**Author****:** Parinya Chalermsook, Khaled Elbassioni, Danupon Nanongkai, He Sun

**Download:** arXiv (Extended Abstract), pdf (full version)

**Conference: **Submitted

**Journal: **–

**Abstract:**

In the* unlimited-supply profit-maximizing pricing* problem, we are given the consumers’ consideration sets and know their purchase strategy (e.g. buy the cheapest items). The goal is to price the items to maximize the revenue. Previous studies suggest that this problem is too general to obtain even a sublinear approximation ratio (in terms of the number of items) even when the consumers are restricted to have very simple purchase strategies.

In this paper we initiate the study of the *multi-attribute pricing* problem as a direction to break this barrier. Specifically, we consider the case where each item has a constant number of *attributes*, and each consumer would like to buy the items that satisfy her *criteria* in all attributes. This notion intuitively captures typical real-world settings and has been widely-studied in marketing research, healthcare economics, etc. It also helps categorizing previously studied cases, such as *highway pricing* problem and *graph vertex pricing* problem on planar and bipartite graphs, from the general case.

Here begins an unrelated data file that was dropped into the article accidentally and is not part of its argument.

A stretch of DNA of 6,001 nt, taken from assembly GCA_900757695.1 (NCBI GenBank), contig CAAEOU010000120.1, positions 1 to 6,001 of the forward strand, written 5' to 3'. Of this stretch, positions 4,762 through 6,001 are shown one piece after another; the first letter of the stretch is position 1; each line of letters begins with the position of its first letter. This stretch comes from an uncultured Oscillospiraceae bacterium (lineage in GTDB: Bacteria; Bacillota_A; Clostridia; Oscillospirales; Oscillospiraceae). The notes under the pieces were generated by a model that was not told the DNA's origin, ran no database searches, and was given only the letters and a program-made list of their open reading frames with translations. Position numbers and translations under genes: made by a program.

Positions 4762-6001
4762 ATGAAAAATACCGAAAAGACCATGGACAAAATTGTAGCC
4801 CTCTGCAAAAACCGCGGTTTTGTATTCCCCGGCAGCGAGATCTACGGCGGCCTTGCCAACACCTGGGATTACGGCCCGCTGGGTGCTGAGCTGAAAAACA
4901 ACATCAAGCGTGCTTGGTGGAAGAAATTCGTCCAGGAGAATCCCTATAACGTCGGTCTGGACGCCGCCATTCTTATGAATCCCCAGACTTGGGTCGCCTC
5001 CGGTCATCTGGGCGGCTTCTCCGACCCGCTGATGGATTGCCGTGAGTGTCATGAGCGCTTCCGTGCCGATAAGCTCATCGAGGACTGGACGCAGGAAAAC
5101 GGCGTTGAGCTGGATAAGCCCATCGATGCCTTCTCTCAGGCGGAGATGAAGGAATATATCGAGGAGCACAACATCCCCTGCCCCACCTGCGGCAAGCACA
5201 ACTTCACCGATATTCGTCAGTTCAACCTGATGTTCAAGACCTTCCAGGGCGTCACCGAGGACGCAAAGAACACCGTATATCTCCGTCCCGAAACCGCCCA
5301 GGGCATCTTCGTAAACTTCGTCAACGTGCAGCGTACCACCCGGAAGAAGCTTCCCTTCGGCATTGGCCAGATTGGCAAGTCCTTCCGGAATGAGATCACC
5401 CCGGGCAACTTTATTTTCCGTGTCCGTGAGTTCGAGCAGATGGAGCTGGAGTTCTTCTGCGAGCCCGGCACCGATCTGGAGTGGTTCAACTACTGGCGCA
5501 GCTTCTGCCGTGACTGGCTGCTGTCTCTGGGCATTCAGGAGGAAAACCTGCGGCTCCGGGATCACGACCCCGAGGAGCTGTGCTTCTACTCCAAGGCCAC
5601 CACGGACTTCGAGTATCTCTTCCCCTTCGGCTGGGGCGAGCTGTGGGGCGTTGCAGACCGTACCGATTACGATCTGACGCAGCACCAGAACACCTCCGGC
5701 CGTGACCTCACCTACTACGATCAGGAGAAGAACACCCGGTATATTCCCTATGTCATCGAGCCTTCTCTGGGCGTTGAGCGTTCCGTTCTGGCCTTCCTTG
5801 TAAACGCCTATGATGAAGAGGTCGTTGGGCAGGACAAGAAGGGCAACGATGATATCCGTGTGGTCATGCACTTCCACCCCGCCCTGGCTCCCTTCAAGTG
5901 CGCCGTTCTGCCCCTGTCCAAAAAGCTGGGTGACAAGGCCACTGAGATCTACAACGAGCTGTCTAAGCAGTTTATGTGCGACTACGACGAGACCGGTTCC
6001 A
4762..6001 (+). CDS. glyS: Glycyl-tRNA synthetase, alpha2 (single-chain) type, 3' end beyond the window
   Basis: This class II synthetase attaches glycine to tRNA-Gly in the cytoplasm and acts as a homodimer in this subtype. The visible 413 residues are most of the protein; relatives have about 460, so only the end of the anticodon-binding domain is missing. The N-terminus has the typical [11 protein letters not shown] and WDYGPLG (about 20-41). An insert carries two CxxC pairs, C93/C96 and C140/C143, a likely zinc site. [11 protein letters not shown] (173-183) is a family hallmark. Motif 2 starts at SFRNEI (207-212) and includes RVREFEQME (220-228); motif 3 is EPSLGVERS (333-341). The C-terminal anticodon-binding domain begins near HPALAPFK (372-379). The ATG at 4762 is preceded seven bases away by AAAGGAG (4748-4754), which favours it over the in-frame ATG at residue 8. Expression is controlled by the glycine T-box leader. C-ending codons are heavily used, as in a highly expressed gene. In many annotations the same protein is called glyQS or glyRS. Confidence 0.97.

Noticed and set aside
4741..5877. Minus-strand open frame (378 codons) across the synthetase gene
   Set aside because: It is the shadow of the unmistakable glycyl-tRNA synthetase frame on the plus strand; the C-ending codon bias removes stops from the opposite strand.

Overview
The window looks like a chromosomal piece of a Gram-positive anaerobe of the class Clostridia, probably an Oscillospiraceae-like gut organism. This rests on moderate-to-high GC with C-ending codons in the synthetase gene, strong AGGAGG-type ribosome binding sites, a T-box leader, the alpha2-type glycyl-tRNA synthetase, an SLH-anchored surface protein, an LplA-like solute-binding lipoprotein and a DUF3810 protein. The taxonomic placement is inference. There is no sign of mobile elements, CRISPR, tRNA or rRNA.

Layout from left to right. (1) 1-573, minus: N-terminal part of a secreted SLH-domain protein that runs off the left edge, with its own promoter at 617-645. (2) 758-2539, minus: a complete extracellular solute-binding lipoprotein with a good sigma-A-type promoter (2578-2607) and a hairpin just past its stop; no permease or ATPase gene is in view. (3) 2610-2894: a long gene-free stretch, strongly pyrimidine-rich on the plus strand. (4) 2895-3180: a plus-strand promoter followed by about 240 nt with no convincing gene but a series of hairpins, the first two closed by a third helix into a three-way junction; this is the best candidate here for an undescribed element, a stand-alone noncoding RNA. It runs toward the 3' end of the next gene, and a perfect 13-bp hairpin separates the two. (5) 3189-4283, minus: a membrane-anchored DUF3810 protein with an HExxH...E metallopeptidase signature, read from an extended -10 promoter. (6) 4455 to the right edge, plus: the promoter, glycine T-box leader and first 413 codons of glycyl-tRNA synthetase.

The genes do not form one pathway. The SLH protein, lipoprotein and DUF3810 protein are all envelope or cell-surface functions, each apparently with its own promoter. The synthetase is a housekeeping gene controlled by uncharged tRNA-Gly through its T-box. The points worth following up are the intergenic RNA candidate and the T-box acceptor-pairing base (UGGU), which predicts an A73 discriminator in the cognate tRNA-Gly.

We show that this notion of attributes leads to improved approximation ratios on a large class of problems. This is obtained by utilizing the fact that the consideration sets have low VC-dimension and applying Dilworth’s theorem on a certain partial order defined on the set of items. As a consequence, we present sublinear-approximation algorithms, thus breaking the previous barrier, for two well-known variants of the problem: *unit-demand uniform-budget min-buying* and *single-minded* pricing problems. Moreover, we generalize these techniques to the *unit-demand utility-maximizing* pricing problem and (non-uniform) unit-demand min-buying pricing problem when valuations or budgets depend on attributes, as well as the pricing problem with *symmetric valuations* and *subadditive revenues*. These results suggest that considering attributes is a promising research direction in obtaining improved approximation algorithms for such pricing problems.

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